I turned to masks when I started working on Nomad series, because masks were the items that nomads often choose to wear, and the ornamental elements were fascinating to me. And my past experience in finding a group of dancers wearing animal masks left strong impression and gave some influence in my work. I was fascinated by those in masks neither sat nor stood still but kept moving around. Then I decided to do my own experiment in making masks. That was the start.

And I personally would like to make more research on masks. There are so many out there who are making masks, but different approaches lead to a variety of outcomes. I am still curious about masks and feel that there are still so many things to explore.

Natural Pattern Mask 01, 02 - the masks are inspired from circus troupe and nomads who traveling around in Mother Nature.

Q. Your fans could be curious about your studio and daily routine. Could you tell us about them?

I am a freelancing artist and need to run a few other things in parallel that I don’t set specific time for my work of art. I work on my own whenever I can, and it’s unpredictable. And when I feel that things are working really well, I never stop but often end up working into the nights. I guess that’s because it from some obsessive feeling that I need to carry on when everything is running smooth.

And I work from home. If I have a studio outside of home, I feel anxious. And I need to have everything within my reach so that I could take notes or try making a few pieces when anything pops in my mind.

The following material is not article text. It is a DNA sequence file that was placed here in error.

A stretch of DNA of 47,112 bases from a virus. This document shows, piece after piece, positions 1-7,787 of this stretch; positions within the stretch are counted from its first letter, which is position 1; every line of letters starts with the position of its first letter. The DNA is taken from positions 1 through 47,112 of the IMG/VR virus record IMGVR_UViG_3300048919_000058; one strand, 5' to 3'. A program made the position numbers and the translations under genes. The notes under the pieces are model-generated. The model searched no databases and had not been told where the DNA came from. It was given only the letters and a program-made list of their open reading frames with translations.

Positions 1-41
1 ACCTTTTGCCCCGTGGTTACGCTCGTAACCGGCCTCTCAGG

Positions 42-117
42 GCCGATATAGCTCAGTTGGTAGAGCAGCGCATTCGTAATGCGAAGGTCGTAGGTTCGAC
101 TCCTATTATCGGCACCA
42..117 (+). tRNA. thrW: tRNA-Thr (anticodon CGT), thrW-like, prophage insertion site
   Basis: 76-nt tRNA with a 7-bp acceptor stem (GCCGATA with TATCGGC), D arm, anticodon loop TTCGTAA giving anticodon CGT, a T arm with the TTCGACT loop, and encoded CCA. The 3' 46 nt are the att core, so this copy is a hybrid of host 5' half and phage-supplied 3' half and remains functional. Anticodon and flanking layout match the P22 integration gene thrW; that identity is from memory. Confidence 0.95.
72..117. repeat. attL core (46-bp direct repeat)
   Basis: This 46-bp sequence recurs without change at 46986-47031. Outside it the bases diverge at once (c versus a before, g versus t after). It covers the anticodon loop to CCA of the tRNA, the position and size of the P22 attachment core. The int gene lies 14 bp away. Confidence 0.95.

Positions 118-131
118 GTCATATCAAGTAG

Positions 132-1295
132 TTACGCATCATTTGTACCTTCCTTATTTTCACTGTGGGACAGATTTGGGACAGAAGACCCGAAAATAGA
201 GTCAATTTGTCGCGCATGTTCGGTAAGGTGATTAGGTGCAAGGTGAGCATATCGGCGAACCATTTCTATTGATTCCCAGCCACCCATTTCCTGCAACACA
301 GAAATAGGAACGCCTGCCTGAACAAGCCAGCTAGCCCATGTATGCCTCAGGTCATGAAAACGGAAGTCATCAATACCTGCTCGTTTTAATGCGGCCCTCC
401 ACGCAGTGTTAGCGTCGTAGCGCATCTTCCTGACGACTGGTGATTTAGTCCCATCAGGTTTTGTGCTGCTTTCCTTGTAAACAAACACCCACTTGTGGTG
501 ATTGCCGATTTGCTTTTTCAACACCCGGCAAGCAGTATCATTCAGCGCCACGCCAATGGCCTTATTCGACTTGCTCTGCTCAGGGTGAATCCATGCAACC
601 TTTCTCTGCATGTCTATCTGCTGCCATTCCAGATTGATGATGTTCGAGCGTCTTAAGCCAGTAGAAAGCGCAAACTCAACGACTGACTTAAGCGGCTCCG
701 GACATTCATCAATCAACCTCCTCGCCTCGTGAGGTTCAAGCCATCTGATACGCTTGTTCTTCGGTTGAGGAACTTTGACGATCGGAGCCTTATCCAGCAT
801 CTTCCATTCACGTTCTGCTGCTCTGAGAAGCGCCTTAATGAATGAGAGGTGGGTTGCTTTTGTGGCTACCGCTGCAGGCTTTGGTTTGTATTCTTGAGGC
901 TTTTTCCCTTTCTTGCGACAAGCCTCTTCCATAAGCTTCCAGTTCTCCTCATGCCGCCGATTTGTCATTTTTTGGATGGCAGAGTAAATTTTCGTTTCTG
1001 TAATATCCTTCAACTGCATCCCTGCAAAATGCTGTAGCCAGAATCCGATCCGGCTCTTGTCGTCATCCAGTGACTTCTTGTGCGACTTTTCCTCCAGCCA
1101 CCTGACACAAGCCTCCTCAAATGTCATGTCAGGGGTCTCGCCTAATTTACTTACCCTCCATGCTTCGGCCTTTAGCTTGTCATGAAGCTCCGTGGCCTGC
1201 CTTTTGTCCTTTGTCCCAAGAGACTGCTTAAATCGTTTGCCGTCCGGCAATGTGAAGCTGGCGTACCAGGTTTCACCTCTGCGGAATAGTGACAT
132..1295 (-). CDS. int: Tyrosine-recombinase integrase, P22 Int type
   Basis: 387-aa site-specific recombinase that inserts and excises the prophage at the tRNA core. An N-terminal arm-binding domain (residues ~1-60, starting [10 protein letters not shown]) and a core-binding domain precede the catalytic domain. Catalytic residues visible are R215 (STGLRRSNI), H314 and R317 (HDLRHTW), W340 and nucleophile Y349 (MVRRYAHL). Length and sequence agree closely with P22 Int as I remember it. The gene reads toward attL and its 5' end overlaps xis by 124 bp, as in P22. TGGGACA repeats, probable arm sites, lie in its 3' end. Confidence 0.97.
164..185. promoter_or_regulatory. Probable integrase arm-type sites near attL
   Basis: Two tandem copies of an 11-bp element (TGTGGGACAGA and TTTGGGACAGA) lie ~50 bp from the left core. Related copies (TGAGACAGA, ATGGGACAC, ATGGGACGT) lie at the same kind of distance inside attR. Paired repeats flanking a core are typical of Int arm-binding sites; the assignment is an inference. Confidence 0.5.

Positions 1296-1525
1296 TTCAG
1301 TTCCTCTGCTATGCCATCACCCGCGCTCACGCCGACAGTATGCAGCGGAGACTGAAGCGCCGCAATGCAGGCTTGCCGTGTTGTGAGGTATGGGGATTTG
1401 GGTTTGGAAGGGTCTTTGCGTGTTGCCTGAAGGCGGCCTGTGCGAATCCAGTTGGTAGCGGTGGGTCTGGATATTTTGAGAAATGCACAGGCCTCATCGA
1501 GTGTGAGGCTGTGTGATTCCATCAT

The photo of the studio taken by the artist herself. In the midst of various materials, green color remains to be eye-catching.

Q. You’re living in Seochon area now.

I had to leave where I was living. This happened all of sudden. I was in a rush to find where to move, and one of my best friends sent me a web address of a community house called “Collective Mine.” I have moved to the place in January this year. I came to be based in the area by chance, yet feel comfortable and familiar with the area, thanks to the exhibition in Seochondogam.

Q. Could you hint at upcoming exhibitions or what you are working on?

I am looking to continue my work on nomadic life and nature that never ceases to circulate. And I am planning to take part in Craft Week in September. I’ve recently picked up drawing recently, and I guess I’ll be able to show some in the latter half of this year. I’m closely working with Sunjoo to further develop the original idea from the previous exhibition. I will make sure to keep you updated with good news!




Edited by | SEOCHONYOOHEE          Photo by | SEOCHONYOOHEE